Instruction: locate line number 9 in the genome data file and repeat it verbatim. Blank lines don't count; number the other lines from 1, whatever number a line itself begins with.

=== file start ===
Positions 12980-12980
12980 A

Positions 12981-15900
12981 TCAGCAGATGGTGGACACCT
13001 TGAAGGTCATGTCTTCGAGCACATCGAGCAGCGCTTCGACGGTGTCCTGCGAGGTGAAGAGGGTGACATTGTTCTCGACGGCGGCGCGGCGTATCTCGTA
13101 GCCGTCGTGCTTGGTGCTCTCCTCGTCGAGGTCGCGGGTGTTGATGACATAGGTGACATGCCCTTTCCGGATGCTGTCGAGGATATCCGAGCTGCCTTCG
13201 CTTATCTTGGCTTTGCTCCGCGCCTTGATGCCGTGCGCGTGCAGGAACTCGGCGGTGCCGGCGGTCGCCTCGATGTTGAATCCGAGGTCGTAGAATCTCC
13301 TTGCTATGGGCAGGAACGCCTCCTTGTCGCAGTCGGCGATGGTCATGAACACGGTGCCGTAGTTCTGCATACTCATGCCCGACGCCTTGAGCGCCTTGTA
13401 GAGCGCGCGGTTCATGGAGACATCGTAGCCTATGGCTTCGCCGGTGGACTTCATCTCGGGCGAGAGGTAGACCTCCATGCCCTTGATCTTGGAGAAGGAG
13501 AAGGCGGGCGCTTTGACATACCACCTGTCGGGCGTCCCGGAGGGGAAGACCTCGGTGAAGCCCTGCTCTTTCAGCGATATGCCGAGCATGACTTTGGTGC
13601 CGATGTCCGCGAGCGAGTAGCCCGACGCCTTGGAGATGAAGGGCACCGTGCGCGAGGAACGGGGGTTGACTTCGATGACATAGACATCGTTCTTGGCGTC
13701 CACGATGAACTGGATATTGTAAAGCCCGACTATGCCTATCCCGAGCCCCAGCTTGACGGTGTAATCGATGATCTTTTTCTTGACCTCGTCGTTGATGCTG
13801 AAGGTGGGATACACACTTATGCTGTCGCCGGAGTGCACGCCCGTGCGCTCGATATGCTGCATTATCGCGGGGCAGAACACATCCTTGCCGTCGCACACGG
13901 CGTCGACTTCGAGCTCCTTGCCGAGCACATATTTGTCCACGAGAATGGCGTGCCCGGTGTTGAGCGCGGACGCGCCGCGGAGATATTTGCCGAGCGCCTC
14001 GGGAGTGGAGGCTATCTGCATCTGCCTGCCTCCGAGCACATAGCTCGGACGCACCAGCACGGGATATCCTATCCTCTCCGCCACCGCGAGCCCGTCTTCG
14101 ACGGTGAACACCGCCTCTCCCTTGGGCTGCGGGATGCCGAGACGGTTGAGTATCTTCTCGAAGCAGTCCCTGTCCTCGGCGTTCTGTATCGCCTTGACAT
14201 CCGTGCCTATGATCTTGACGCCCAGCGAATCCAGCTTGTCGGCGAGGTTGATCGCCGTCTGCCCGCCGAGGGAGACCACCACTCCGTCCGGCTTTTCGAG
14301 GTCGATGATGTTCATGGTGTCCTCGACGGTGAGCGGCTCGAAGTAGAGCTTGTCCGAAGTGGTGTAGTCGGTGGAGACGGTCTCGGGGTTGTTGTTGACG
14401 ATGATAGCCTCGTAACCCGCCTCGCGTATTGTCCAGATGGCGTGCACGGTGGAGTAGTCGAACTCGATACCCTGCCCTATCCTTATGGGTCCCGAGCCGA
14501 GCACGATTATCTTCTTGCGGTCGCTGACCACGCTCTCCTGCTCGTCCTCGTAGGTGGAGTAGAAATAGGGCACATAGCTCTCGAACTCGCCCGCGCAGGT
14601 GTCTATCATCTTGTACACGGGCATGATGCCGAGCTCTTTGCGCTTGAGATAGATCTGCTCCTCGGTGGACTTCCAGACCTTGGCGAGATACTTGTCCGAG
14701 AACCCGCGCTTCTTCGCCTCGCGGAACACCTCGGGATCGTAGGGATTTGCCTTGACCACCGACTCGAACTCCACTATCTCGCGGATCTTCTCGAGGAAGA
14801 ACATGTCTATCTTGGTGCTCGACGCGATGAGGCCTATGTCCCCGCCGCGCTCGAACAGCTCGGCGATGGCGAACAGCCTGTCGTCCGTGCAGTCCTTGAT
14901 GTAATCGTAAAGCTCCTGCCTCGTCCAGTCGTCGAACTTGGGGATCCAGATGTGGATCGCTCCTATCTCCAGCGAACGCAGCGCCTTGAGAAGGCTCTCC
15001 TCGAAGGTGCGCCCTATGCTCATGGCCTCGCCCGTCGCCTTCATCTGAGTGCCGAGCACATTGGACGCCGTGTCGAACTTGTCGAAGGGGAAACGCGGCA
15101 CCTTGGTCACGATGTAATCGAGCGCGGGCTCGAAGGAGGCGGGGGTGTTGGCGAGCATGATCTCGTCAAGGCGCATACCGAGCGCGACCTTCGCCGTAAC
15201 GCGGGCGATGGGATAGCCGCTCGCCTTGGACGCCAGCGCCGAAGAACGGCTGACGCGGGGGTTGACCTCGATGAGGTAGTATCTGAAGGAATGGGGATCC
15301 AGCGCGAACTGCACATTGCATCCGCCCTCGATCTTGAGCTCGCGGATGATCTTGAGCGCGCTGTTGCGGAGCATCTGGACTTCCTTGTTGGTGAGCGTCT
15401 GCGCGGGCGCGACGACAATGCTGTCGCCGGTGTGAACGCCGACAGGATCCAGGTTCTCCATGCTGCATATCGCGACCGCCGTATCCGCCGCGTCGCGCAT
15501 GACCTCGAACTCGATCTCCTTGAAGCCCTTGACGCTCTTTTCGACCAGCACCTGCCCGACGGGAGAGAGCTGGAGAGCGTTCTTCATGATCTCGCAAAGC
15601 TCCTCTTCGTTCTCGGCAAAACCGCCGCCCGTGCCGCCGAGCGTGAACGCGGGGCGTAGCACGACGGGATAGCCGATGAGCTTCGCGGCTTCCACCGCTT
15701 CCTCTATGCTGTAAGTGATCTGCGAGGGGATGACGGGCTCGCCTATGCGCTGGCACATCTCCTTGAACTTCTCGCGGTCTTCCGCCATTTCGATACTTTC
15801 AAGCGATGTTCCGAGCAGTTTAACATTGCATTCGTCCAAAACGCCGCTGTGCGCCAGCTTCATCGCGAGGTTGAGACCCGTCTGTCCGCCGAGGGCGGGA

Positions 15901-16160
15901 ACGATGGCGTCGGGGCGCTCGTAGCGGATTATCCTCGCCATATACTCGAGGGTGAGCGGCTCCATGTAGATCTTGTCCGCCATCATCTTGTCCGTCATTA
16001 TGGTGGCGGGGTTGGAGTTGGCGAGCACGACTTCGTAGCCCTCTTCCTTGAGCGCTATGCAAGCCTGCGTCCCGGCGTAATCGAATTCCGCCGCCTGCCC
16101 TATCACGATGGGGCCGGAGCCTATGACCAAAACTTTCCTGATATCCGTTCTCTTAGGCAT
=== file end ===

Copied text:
13401 GAGCGCGCGGTTCATGGAGACATCGTAGCCTATGGCTTCGCCGGTGGACTTCATCTCGGGCGAGAGGTAGACCTCCATGCCCTTGATCTTGGAGAAGGAG